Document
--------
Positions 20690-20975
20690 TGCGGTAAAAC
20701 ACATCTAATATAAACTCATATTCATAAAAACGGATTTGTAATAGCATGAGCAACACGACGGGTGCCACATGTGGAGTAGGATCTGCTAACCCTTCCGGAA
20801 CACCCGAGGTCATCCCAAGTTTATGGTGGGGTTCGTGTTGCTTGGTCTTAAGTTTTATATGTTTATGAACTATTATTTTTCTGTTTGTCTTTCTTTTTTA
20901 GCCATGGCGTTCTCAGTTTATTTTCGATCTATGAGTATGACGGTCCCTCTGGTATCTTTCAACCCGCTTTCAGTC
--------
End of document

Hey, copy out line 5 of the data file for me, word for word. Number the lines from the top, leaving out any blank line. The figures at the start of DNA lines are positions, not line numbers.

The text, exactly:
20901 GCCATGGCGTTCTCAGTTTATTTTCGATCTATGAGTATGACGGTCCCTCTGGTATCTTTCAACCCGCTTTCAGTC